40 Supplements You Need To Defeat Diabetes

In this report, 40 Supplements You Need To Defeat Diabetes,  you will discover special 40 must-have supplements you need to survive diabetes. These diabetes supplements are a ry essential tool to reverse any conditions of diabetes and manage your health better.


People around the world are deficient in many of the essential nutrients for vibrant health. Heart disease, cancer, diabetes and many other degenerative diseases are taking a toll on the health of millions around the world as they subscribe to the American diet. As the months and years pass by, more strains and new diseases surface. Old diseases such as tuberculosis are making a comeback.



So many ill people cost billions of dollars in lost wages, sick time and production. Medical costs are skyrocketing. With the lack of nutrients in our food grown from commercial farms where the soil has been depleted and the herbicides and pesticides and other treatments used to keep produce fresh and looking good, everyone needs to supplement.



Here you’ll find the essential supplements as is needed for the diabetic, from vitamins, minerals to valuable herbs and other foods to help you maintain health. Don’t be easily swayed by media hype that certain vitamins and minerals are unimportant or are projected as being harmful. Most “studies” that claim that some nutrients are ineffective or dangerous are often flawed. Most “studies” are funded by big pharmaceutical companies that would rather see you use drugs as the only solution to handling your disease. For example, some studies pose that vitamin-E does little good.



What the studies don’t point out is that the synthetic form of the vitamin doesn’t help you. If all the reports those minerals are bad for you then you would expect the CEO’s of the big pharmaceutical companies to survive on burgers, fries and shales. And you know that’s never going to happen! All vitamins and minerals are essential.




Vitamins have an essential part to play in the maintenance of health and in the healing process. Man throughout history has survived with only the vitamins and minerals that were abundant in the foods they ate and they found them in nature’s own pharmacy. Thousands of studies have proven the usefulness of all vitamins.


While most of us fall short of the RDA requirements for optimum health, diabetics are worse off. If you lack certain vitamins, you will suffer the same symptoms as a diabetic. It is estimated that there are some 2 billion people who can be classified as having “syndrome X”. They exhibit some form of insulin resistance. While they are within normal blood sugar range, their pancreases are producing far more insulin than the average rate. In other words their pancreases are overproducing insulin in order to keep blood sugar stable. And the primary reason is due to a lack of essential nutrients.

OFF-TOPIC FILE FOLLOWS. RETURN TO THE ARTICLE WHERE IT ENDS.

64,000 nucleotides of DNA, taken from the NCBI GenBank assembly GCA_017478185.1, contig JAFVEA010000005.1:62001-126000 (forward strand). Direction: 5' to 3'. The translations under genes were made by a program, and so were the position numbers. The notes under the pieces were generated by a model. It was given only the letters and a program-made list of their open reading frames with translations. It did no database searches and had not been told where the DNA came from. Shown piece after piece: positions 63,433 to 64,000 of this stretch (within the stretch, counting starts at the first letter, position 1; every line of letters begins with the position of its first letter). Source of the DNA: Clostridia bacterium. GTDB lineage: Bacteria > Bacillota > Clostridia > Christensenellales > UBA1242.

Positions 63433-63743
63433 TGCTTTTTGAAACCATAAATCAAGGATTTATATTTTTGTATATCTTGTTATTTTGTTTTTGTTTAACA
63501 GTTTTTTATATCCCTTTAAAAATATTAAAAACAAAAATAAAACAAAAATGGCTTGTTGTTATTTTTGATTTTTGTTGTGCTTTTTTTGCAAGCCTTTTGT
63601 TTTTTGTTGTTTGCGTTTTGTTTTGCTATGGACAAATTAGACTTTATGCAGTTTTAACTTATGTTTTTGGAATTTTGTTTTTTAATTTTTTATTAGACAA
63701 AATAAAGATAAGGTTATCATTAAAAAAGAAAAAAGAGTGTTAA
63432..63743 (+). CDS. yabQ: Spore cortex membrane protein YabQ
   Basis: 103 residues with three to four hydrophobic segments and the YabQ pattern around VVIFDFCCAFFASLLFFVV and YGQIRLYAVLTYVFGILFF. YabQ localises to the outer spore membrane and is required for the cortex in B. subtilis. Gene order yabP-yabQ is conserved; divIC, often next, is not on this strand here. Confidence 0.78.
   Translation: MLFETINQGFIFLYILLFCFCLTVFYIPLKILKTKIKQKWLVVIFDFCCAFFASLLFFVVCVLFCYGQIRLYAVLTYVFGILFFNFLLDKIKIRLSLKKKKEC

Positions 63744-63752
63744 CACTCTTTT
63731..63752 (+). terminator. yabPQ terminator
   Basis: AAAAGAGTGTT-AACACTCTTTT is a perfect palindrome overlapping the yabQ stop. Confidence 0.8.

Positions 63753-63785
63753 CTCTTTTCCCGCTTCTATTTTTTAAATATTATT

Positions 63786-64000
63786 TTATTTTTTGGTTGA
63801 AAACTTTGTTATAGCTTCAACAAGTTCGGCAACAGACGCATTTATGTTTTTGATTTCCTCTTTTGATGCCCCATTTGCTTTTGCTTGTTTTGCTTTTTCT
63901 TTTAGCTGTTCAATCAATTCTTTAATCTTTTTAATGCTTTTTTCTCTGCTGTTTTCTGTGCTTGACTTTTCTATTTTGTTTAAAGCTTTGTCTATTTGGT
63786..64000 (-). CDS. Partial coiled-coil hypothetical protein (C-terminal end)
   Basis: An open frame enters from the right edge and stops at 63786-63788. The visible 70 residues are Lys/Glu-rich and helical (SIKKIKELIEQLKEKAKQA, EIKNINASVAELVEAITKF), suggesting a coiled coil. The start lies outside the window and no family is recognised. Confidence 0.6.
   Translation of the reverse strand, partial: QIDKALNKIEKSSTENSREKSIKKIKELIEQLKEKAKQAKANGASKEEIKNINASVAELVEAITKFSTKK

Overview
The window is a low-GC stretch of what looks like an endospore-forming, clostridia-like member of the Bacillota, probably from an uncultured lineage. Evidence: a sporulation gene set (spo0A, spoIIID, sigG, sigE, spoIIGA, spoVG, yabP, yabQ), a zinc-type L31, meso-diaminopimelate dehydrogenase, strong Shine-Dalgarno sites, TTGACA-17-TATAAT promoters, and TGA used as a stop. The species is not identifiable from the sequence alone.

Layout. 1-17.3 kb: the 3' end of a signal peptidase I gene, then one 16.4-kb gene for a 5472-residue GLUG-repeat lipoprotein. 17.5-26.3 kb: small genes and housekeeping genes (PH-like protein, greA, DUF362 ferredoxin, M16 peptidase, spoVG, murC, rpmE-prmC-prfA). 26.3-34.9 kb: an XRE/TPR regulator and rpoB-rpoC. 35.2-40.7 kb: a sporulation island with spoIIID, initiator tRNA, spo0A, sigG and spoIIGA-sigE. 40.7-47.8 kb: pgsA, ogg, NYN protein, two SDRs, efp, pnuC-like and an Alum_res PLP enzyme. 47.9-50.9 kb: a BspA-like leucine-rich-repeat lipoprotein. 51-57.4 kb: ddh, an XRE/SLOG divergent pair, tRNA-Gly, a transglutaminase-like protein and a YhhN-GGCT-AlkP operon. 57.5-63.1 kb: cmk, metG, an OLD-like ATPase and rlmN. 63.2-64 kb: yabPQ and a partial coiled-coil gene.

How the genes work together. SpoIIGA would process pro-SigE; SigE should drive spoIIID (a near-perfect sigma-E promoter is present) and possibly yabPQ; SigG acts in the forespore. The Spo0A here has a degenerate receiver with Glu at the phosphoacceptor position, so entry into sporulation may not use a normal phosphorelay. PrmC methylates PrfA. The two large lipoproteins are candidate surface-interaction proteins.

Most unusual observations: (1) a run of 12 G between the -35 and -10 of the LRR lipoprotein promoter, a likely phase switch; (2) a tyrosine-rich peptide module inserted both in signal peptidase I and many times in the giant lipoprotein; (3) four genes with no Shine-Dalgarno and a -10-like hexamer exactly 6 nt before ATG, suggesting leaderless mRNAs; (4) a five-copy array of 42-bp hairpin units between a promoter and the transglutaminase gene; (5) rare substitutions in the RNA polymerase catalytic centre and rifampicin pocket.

Vitamins are safe. 400,000 Americans die every year from tobacco use and another 125,000 die from the side effect of prescription drugs but no one has died from ingesting too many vitamins. Let’s look at some of the most important vitamins crucial to the survival of the diabetic and the non-diabetic alike:


Vitamin C:
Vitamin C is a molecule similar to glucose and like glucose it needs insulin to get into the cells. Even if they take adequate amounts of the vitamin, diabetics still exhibit a deficiency of vitamin C. If you are diabetic, you need to take much more of this vitamin than the average person. A lack of this vitamin leads to scurvy-like symptoms: Poor wound healing, less immunity to infections, excessive bleeding, elevations in cholesterol and a depressed immune system.


Vitamin C is required for proper immune functioning and the manufacturing of collagen, the main protein substance of the body. Taking Vitamin-C helps maintain the elasticity and function of the blood vessels and helps maintain proper blood pressure control. It has a mild effect on improving blood sugar control. While supplementing is necessary, it should not be used as an excuse for not eating foods that are rich in this vitamin.



Supplements alone though cannot replace the high fiber, low fat and other healthy nutrients found in fresh fruit and vegetables. A supplement of 2000 milligrams has been shown to reduce the glycosylation (the tanning) of proteins in the blood) and helps avoid the toxic accumulation of sorbitol inside the cells.



Evidence shows there is a correlation between overweight people and the lack of Vitamin-C. The lower the level of vitamin-C, the greater the chance that you will be overweight. Those who have adequate levels tend to burn off 30% more fat during exercise than someone with low levels of C.